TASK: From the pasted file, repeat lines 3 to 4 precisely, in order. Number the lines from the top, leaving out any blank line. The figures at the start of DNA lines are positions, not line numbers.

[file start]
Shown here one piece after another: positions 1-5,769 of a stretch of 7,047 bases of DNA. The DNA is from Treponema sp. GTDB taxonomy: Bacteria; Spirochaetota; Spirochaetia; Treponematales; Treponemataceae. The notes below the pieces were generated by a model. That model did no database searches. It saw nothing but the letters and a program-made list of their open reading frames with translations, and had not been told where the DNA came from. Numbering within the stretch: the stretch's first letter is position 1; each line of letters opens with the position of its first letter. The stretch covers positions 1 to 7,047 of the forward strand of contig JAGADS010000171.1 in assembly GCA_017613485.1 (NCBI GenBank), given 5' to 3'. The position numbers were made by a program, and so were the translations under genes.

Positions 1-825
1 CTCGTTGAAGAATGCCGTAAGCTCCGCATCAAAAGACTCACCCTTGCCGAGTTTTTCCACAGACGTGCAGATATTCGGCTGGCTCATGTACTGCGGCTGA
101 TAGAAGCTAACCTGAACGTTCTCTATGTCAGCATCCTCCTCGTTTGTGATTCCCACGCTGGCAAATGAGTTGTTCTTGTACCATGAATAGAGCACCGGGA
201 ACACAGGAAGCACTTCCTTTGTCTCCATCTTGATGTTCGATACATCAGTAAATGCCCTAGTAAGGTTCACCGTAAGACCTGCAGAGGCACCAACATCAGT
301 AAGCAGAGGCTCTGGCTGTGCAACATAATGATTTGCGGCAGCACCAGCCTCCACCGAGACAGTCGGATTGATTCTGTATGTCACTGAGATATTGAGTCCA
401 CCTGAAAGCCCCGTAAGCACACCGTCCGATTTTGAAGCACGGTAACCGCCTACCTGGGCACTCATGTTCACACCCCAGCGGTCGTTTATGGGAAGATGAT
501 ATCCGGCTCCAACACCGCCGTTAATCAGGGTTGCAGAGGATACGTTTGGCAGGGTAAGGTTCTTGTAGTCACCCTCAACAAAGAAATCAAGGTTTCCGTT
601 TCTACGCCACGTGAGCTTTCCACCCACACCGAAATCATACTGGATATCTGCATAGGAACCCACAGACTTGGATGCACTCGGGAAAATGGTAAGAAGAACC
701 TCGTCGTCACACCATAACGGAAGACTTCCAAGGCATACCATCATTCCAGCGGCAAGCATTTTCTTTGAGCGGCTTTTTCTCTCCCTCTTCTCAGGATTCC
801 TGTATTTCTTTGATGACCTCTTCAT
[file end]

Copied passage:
1 CTCGTTGAAGAATGCCGTAAGCTCCGCATCAAAAGACTCACCCTTGCCGAGTTTTTCCACAGACGTGCAGATATTCGGCTGGCTCATGTACTGCGGCTGA
101 TAGAAGCTAACCTGAACGTTCTCTATGTCAGCATCCTCCTCGTTTGTGATTCCCACGCTGGCAAATGAGTTGTTCTTGTACCATGAATAGAGCACCGGGA